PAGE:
Saturday? Sunday? We’re headed to the finish line, with the Dead Dog Party on the horizon!
We’ll have more posts today, tomorrow, and the next week.
For now, here are the highlights from Saturday, and lots of pictures! Enjoy!
Who won the battle of the fans Saturday? Marvel or DC?
And that’s the environment Marvel has so thoroughly cultivated at Comic-Con. The massive screens lining the hall, which Warner Bros. brought in some years back, were used to dazzling effect and the whole thing took on a concert atmosphere. Later, when Michael Rooker and others from the cast of “Guardians of the Galaxy: Vol. 2” took to the stage in-character and decked out in full makeup and costume, it felt like the hall was being treated to a variety show.
I think DC did the better job, given that they had to rise out out the hole created by Batman vs. Superman. The Justice League trailer seems to have done that, and the Wonder Woman trailer hit 7 Million views since it went live Saturday. (This is another argument for posting the trailers immediately to the Internet after Hall H presentations.)
Did DeConnick have a different actress in mind for the role? She did, but you’d need a time machine to pull it off. “My dreamcasting—or the actor who is the voice in my head—is Kathleen Turner from about 1983. She could be both sexy and awkward and powerful. She could do all of those things at once.
Writer Max Landis (Victor Frankenstein) revealed at Comic-Con that he made a successful pitch to Warner Bros. to pen the screenplay for a new animated film featuring the cartoon character of Pepé Le Pew. Landis revealed the news during a Dirk Gently’s Holistic Detective Agency panel on Saturday; Landis created the BBC America comedy sci-fi series Dirk Gently.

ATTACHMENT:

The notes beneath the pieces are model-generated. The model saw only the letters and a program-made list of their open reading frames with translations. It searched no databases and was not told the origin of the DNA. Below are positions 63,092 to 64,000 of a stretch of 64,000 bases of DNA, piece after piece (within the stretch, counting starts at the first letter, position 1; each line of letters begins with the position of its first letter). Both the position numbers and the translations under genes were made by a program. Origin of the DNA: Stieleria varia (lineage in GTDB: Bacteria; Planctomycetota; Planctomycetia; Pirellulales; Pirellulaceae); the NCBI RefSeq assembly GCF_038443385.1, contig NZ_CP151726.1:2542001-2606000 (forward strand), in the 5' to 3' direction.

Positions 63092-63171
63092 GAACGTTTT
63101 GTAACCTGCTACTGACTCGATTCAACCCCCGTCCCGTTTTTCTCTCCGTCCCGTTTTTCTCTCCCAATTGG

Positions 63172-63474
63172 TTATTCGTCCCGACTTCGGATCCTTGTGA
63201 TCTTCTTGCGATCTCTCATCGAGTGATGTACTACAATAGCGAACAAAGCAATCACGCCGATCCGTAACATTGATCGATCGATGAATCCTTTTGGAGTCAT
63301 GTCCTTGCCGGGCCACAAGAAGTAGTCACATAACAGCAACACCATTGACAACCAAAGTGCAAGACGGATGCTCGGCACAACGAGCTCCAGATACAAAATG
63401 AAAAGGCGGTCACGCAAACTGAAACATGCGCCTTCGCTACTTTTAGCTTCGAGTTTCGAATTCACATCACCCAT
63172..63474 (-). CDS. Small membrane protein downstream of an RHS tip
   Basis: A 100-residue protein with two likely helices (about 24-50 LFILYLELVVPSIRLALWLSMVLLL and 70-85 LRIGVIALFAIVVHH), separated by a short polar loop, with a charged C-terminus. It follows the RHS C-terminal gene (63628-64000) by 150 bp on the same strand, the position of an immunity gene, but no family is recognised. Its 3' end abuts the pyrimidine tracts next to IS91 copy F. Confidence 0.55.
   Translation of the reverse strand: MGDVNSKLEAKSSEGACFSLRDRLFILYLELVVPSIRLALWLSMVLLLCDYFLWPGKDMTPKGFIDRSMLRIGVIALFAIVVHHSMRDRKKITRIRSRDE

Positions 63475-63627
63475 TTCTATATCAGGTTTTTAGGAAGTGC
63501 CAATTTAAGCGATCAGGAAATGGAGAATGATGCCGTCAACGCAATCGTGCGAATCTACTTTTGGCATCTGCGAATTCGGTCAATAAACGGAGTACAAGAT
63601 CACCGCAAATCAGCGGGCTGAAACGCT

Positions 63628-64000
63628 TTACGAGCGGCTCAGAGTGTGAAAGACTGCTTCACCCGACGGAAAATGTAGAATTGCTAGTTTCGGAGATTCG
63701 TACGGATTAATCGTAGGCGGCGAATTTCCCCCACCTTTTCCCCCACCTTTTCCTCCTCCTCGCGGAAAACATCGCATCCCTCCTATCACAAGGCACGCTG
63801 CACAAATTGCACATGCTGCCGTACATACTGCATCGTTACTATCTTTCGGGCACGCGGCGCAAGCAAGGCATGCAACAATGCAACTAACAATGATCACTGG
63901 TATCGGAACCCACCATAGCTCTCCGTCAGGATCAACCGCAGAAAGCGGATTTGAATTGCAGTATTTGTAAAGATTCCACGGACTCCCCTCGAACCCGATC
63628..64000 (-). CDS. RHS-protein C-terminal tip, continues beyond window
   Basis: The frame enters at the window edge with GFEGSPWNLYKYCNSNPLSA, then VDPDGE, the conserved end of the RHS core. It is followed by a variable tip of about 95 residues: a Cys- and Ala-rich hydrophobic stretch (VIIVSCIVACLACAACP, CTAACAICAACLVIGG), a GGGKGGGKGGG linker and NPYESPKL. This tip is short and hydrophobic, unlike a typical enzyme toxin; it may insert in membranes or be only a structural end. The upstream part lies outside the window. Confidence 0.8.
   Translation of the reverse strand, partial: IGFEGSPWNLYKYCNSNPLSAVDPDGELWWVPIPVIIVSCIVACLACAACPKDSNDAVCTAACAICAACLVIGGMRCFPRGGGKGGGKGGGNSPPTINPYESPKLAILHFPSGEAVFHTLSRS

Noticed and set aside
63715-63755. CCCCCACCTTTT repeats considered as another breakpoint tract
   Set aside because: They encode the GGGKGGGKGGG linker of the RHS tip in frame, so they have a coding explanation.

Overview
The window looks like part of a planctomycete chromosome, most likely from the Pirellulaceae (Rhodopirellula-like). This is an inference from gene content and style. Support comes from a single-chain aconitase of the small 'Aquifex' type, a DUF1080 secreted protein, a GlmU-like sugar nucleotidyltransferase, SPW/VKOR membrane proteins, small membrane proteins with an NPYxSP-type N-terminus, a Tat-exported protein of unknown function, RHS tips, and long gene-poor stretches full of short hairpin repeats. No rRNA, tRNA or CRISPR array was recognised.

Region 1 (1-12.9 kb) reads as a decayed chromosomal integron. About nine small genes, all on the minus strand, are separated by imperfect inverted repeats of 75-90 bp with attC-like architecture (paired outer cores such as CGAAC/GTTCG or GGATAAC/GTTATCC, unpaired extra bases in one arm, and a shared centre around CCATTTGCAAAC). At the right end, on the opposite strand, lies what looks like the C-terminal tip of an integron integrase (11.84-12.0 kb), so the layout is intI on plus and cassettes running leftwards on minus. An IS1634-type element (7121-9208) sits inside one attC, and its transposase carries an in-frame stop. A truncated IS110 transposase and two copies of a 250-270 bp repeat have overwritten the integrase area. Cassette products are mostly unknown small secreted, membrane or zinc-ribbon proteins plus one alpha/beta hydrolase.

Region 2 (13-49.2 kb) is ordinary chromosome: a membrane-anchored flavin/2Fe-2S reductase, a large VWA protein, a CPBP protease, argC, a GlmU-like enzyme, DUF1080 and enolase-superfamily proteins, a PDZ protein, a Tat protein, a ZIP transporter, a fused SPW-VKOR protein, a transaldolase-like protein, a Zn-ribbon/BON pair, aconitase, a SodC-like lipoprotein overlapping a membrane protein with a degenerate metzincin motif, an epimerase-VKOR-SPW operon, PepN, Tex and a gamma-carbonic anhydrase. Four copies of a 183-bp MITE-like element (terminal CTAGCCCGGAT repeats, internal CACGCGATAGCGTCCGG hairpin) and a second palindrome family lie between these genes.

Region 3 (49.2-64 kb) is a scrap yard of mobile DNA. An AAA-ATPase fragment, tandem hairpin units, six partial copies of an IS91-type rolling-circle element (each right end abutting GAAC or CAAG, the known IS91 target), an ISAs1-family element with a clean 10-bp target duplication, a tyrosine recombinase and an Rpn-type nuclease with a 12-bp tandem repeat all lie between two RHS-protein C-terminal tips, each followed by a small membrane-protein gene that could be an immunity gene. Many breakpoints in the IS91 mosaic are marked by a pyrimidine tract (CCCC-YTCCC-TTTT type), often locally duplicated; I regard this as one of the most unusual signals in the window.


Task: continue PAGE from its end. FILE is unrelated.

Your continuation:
Future Onion headline: “47% of cosplayers at Comic-Con are celebrities in disguise”.
“I remembered her connection to my stuff, and how I might have taken her—and maybe all of you—for granted when I stopped doing it,” Breathed told the crowd. “I didn’t want to not take advantage of this extraordinary gift that artists get to develop an audience and a readership, and [to reach] people who believe in stuff that they make up. That was Harper Lee’s perspective.”
“Thank you guys for coming out to watch my nervous breakdown,” Joss Whedon said, on a platform by himself in a 7,000-seat auditorium.
How do you know Whedon’s important? You know Whedon’s important because Comic-Con gave him an hour in Hall H, the holy site of its biggest and most in-demand panels — he followed Game of Thrones and The Walking Dead — to sit on the edge of a table and answer questions from the audience. That’s it.
I hope there’s a transcript.
Yup…. Not a lot of news. Hall H, Warners Brothers and Disney/Marvel sucked up most of the oxygen from the journalists. Nothing as crazy as last year’s Star Wars panel, but lots of news, and a few unintentional spoilers.
But here are some pictures to fill it up…
Nancy Cartwright has an art exhibition at the Chuck Jones Gallery!
I’ve been writing for The Beat since July of 2010.
I’ve been reading comics since 1974, collecting since 1984, and spreading the graphic novel gospel since 1994.
I’m a bookseller, a librarian, an amateur scholar, a cool uncle, and a comics evangelist.
Ask me anything!